This was war, albeit polite, precise and courteous. But packed with TNT. “I had some difficulty in reviewing the financial material that was here,” Cr Fraser concluded. “When might we expect this [missing] material to be provided?”
Mr Cowie invited Mr Emberson to comment. Again, Mr Emberson was adept, invoking the Local Government Act’s minimum requirement on such matters. Etcetera, etcetera, as one would expect from a seasoned bureaucrat.
But was it transparent, as Mr Cowie has assured the community he intends to be? “Transparent” must be information that is complete and if necessary made comprehensible via explanatory notes, sometimes a tough task with balance sheets, budgets and the like.
Presenting a budget to a board of directors is rather different from letting a community know how you intend to spend their money. Community engagement at that level is a skill to be learned, and practised.
With this line of questioning, Cr Fraser had taken the first hill. Much more was to come.
Next agenda item was the proposed 2015-16 shire budget, dealt with in more detail on another page. Hostilities erupted in debate over the rescission motion Mr Lenzo’s question covered. Integral to the budget, it needed to be resolved before debate on the budget itself.
The issue was $11.465 million the shire was forced to borrow to cover a hole in a superannuation liability to those lucky enough to be in the shire’s “defined benefit” super scheme, closed to new members in 1993. This generous plan pays beneficiaries a defined amount, no matter the state of interest rates or other earning sources the fund might have.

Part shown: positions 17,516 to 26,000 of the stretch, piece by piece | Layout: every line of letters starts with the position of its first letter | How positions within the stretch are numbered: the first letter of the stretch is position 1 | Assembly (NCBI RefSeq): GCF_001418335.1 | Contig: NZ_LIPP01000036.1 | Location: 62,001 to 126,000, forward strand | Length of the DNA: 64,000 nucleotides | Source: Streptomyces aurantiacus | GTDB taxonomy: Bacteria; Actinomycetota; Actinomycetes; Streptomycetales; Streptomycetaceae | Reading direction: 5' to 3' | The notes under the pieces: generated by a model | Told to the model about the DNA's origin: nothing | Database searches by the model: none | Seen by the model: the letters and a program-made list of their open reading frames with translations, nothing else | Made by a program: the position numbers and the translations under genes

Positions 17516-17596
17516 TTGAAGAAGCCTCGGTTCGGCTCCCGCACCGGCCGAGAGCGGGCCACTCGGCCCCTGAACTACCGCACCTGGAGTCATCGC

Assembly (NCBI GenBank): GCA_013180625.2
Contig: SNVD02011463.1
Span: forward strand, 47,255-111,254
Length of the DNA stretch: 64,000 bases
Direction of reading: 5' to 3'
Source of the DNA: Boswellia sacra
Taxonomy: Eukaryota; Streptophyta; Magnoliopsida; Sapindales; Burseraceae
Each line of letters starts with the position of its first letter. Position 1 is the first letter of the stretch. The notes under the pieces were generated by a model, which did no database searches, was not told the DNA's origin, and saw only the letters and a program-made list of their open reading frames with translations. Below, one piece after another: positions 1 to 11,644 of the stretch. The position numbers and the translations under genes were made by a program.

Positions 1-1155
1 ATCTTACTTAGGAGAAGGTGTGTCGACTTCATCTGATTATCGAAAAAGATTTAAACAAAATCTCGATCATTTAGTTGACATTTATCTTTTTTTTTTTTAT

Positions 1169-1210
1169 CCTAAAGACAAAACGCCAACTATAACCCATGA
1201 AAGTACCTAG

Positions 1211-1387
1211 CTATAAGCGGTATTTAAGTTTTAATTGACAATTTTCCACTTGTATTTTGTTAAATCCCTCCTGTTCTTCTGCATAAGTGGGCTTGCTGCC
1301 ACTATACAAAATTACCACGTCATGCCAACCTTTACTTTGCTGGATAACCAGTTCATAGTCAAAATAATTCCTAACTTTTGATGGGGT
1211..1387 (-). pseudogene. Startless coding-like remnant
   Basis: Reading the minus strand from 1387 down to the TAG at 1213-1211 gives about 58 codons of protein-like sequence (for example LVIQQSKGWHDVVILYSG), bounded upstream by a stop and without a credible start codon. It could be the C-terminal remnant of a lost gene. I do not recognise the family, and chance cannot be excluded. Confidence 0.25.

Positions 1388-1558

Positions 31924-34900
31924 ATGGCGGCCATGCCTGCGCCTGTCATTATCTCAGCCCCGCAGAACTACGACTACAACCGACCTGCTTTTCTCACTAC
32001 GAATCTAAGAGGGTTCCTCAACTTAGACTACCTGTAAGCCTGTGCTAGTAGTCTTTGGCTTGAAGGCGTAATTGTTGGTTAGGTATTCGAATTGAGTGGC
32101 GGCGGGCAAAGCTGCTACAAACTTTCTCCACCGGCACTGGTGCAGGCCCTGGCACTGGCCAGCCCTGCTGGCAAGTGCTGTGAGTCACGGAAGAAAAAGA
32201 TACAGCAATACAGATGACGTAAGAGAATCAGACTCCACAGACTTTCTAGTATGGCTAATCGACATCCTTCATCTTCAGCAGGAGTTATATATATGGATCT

Such a debt is dead, unproductive money, to be got rid of quickly, as one gets rid of a painful tooth or a suspicious spot on your arm. But some councillors – Antonella Celi, Andrew Dixon, David Garnock, David Gibb and Anne Shaw – favoured stringing out the pain, arguing that projects benefiting their communities could still be funded out of funds liberated by the lower repayments over the longer term, at the expense of higher total repayments.
So ardent did Cr Shaw become in arguing against the three-year payback, listing projects she said would not be delivered and denouncing the betrayal of ratepayers that mayor Bev Colomb asked her to “keep your voice down a little, please”. Cr Shaw replied: “I’m just showing my passion for what I believe in and I’m quite entitled to do that, thank you … I might stand up in a minute if I feel like it.”
Cr Celi moved successfully for the list of what could be achieved over the decade-long repayment term to be made public. But the rescission motion itself was lost on the mayor’s casting vote.
To CW, devoted follower of the advice “neither a borrower nor a lender be (unless absolutely necessary)”, it was a sensible outcome. He has studied the 10-year projects list. Any urgent matters on it will be promoted up the shire priorities list as necessary. The shire’s ability to deliver services and capital works will not be crippled, as one councillor warned. The sky will not fall in. Expect the sun to rise in the east tomorrow.